The ImPACT Test 

ImPACT's Test is computerized and takes about 25 minutes to complete. ImPACT recommends that it be administered by an ImPACT trained athletic trainer, school nurse, athletic director, team doctor or psychologist. Baseline tests are suggested every two years. If a concussion is suspected, the baseline report will serve as a comparison to a repeat ImPACT test, which professionals can use to assess potential changes or damage caused by a concussion. The management of concussions should only be conducted by trained medical professionals. To achieve this, ImPACT is expanding reach to manage concussions through a growing national network of several hundred clinical professionals who are Credentialed ImPACT Consultants™ (CICs).

IMPACT Features
Measures player symptoms
Measures verbal and visual memory, processing speed, and reaction time
Reaction time measured to a 1/100th of second
Assists clinicians and athletic trainers in making difficult return-to-play decisions
Provides reliable baseline test information
Produces a comprehensive report of test results
Results are presented as a PDF file and can be emailed
Automatically stores data from repeat testing
Testing is administered online for individuals or groups
Compatible with PC and MAC

The test modules consist of a near infinite number of alternate forms by randomly varying the stimulus array for each administration. This feature was built in to the ImPACT Test to minimize the "practice effects" that have limited the usefulness of more traditional neurocognitive tests.

The program measures multiple aspects of cognitive functioning in athletes, including:
Attention span
Working memory
Sustained and selective attention time
Response variability
Non-verbal problem solving
Reaction time

Concussion Definition:
Concussions are a type of brain injury and are sometimes referred to as a Mild Traumatic Brain Injury (mTBI). A concussion is caused by the head moving rapidly back and forth. This may be from a direct blow to the head, face, or neck or by a blow to the body with a resultant movement of the head.

Concussions result in immediate symptoms that typically resolve spontaneously over a short period of time. These symptoms are not due to a structural change in the brain which is why there are no changes typically found on scans of the head. An athlete does not need loss of consciousness to have a concussion.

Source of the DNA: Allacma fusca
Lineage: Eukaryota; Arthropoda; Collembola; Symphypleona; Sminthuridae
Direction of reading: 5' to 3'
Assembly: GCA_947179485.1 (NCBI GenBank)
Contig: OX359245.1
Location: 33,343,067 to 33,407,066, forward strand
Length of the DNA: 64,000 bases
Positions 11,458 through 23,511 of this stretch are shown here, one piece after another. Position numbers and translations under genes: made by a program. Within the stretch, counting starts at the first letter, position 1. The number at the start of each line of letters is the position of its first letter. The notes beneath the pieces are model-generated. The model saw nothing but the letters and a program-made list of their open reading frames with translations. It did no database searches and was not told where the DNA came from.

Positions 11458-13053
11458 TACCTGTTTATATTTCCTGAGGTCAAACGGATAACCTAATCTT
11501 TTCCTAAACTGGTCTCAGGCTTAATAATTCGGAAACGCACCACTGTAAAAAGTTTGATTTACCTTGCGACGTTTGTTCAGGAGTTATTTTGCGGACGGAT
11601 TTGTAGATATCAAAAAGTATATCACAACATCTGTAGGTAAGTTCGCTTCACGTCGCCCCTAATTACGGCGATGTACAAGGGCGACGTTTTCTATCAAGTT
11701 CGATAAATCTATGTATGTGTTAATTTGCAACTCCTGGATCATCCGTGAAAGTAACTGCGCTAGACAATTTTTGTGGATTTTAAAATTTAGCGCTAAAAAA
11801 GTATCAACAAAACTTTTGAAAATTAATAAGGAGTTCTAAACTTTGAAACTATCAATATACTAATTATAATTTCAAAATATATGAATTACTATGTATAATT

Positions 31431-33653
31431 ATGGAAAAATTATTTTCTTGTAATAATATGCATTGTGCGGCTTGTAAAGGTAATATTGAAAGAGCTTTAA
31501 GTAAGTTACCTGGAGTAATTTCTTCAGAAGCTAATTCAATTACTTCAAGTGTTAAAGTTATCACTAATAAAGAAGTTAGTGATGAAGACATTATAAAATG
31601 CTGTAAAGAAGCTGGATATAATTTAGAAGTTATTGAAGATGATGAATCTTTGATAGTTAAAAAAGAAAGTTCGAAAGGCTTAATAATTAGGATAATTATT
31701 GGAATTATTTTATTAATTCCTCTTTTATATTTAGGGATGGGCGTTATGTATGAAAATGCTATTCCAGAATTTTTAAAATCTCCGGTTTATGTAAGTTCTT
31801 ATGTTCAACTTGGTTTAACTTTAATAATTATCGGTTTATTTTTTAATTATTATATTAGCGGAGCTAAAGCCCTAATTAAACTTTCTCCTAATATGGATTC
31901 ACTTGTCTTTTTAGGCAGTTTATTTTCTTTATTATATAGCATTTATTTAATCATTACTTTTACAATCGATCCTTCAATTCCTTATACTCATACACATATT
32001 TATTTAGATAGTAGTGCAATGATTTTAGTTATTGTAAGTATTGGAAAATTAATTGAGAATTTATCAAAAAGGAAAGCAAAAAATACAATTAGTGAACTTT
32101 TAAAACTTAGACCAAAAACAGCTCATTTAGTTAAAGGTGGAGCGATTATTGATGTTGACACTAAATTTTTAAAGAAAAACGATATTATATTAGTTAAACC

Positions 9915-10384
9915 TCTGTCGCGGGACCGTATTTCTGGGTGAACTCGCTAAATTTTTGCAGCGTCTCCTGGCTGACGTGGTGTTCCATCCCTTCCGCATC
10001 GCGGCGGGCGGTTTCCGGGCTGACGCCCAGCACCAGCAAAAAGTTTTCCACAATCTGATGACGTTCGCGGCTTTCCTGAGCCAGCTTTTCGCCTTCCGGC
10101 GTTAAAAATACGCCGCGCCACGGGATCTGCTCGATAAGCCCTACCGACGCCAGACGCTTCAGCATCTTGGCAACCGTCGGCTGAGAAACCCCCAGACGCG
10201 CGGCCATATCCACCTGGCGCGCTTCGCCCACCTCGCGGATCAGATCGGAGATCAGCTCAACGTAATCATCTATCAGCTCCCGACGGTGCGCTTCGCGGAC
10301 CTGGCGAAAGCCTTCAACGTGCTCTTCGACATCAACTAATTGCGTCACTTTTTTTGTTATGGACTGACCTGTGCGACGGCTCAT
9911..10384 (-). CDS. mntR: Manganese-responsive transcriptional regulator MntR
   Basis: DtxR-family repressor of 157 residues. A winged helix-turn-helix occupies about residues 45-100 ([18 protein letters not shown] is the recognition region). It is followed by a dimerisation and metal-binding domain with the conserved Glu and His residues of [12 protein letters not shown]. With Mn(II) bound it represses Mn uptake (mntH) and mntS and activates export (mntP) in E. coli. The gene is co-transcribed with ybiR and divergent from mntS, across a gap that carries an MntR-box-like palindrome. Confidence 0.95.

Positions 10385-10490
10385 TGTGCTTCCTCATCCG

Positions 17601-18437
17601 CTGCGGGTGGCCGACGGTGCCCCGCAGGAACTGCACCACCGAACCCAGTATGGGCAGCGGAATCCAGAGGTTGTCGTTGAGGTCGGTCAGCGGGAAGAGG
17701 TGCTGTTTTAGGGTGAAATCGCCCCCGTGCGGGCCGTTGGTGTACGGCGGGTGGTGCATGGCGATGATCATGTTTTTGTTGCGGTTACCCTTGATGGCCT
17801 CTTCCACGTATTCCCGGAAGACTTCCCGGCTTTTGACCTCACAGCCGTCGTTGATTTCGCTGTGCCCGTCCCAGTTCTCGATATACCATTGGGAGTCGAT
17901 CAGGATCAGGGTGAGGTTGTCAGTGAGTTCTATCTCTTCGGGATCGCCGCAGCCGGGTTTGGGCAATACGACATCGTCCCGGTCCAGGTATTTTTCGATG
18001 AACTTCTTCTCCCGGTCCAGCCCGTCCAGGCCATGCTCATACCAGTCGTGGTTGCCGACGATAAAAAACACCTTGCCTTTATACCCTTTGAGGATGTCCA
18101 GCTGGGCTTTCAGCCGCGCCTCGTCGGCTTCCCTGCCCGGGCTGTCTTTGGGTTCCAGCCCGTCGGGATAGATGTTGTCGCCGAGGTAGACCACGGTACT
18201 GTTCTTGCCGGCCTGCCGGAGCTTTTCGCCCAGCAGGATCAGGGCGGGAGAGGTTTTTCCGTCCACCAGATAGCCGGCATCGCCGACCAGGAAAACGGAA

Signs and Symptoms:

The public has become increasingly more aware of the dangers of concussions as the media has focused more attention to the topic. Athletic trainers, athletes, and coaches have also become more adept at recognizing the signs and symptoms associated with concussions. The signs and symptoms of concussion typically resolve in 7 to 10 days. There are some recoveries from concussions, however, that may take weeks to months.

Some typical symptoms associated with concussion include:


Physical: Headache, nausea, vomiting, balance problems, visual problems, fatigue, sensitivity to light or noise, dazed, stunned.
Cognitive (thinking): Feeling mentally “foggy” or slowed down, difficulty concentrating or remembering, forgetful of recent information, confused about recent events, answers questions slowly, repeats questions.
Emotional: Irritable, sad, more emotional than normal, nervous.
Sleep: Drowsiness, sleeping more or less than usual, difficulty falling asleep.

What to Do for Suspected Concussion?
The CDC has a four step process for a suspected concussion.

Remove the athlete from play.
Ensure the athlete is evaluated by a healthcare
professional experienced in evaluating concussions.
Inform the athlete’s parents or guardian about the possible concussion and give them a fact sheet on concussion.
Keep the athlete out of play the day of injury and until a health professional, experienced in evaluating concussions, says they are symptom-free and okay to return to play.

Source: The CDC